Treating chronic wounds with ultrasound may save U.K. £3.1 billion annually
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Treating chronic wounds with ultrasound may save U.K. £3.1 billion annually

by Lauren Dubinsky, Senior Reporter | July 15, 2015
European News Population Health Ultrasound
Wound healing time can be reduced by one-third with the aid of ultrasound treatment. Taking advantage of that information could yield cost savings for the National Health Service to the tune of £3.1 billion annually, according to a new study published in the Journal of Investigative Dermatology.

“Treatment of a chronic wound can take years and costs approximately £6,000 - 20,000 per patient, depending on wound type,” Dr. Mark Bass, lead author of the study and research fellow at the University of Bristol, told HCB News. “Therefore, there is room to make a considerable financial impact as well as a societal one, as by reducing treatment times, one would see a corresponding reduction in cost.”

Ultrasound transmits a vibration through the skin and wakes up cells within wounds to help stimulate and speed up the healing process. It can also reduce the chance of the wound becoming infected, which is especially effective when treating diabetics and elderly patients.

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In the U.K. there are 11 million individuals over age 65 and three million diabetics. Over 200,000 patients in the U.K suffer with chronic wounds per year.

Ultrasound technology has been used for several years to repair fractures. There have been anecdotal reports that ultrasound improved tissue repair in patients treated for fractures, but it has not been properly studied until now, said Bass.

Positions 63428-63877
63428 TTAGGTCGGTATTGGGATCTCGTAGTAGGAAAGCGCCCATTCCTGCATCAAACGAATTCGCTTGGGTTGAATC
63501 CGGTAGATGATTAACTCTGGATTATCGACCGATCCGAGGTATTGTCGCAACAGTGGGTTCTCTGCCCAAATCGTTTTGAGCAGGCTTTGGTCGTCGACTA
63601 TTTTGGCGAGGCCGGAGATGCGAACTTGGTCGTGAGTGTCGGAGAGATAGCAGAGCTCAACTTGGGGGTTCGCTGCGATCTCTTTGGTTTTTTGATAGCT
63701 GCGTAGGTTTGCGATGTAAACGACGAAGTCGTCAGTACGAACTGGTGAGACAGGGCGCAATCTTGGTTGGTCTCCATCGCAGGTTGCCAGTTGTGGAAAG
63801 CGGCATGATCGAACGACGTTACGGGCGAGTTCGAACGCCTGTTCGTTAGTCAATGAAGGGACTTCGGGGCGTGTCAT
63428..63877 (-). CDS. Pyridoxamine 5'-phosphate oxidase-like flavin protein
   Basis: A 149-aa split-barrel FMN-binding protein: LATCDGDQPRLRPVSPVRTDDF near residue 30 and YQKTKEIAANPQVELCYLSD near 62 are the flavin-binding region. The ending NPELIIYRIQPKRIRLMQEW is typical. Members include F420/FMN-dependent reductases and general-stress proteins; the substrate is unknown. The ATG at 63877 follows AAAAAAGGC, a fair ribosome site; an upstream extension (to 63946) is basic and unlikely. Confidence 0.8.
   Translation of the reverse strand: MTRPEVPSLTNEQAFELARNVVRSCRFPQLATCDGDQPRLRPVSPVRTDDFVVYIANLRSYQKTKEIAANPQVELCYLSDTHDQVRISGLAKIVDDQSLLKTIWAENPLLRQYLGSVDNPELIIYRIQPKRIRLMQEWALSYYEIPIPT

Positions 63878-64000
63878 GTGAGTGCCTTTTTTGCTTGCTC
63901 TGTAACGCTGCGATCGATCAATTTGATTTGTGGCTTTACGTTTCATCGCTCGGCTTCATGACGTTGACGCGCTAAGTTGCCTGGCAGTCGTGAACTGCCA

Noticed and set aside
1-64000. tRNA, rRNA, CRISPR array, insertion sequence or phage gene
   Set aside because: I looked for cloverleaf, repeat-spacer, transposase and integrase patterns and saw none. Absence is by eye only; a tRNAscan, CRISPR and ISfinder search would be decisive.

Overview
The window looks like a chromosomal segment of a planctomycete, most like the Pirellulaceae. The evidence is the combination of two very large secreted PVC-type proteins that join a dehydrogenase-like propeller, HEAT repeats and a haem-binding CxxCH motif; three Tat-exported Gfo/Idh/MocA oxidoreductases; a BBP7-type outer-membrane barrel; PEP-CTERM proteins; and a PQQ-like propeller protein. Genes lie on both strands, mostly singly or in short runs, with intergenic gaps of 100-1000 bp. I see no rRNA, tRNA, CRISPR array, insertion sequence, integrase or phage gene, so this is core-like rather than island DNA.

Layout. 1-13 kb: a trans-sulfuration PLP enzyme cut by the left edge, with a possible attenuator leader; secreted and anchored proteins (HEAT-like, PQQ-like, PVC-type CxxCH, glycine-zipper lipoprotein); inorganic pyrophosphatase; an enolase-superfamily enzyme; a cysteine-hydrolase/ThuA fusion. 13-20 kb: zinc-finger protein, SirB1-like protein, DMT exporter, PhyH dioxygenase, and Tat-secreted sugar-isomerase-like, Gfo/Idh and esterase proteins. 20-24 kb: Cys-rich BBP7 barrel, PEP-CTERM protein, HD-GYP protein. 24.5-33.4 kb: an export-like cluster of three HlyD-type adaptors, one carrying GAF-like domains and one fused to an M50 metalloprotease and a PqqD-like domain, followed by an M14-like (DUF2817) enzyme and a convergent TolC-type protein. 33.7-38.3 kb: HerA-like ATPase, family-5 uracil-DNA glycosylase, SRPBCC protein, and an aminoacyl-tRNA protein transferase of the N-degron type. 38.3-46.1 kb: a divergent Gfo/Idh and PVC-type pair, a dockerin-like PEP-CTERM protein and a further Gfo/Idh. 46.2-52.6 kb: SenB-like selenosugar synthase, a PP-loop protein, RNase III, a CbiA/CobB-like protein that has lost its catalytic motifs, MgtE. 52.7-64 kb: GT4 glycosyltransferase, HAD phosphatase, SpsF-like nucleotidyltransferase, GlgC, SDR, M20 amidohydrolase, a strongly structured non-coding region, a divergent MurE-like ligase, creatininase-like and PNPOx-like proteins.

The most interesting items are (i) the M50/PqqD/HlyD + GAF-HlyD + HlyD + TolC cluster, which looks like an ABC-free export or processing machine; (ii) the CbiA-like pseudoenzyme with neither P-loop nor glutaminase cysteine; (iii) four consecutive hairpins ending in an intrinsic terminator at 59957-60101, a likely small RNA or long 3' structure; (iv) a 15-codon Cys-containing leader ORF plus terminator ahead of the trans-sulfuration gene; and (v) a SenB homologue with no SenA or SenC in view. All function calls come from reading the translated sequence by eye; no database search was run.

“The provision of a carefully controlled study of the effect of ultrasound on skin healing will be important for future clinical use as it distinguishes scientific fact from rumor,” he added.

Bass believes that the largest immediate markets for this are likely to be Europe and the U.S., but because of the portable nature and ease of use of the treatment it could eventually be used worldwide. The treatments are noninvasive and don’t require surgery, which are two aspects that would have been a significant barrier for less developed countries.

“The U.S. is likely to be the initial target,” said Bass. “The major risk factors associated with poor healing are age, diabetes and obesity, factors on which the U.S. shows the poorest rankings, so would benefit greatly from this type of therapy.”

Bass is hoping to test the treatment in patient trials in the near future but the researchers need funding to proceed. Safety tests are one of the largest hurdles to clinical translation but since ultrasound has a track record of safe clinical use, it will most likely not be an issue.

He hopes to see clinical use of the treatment within the next one to three years.

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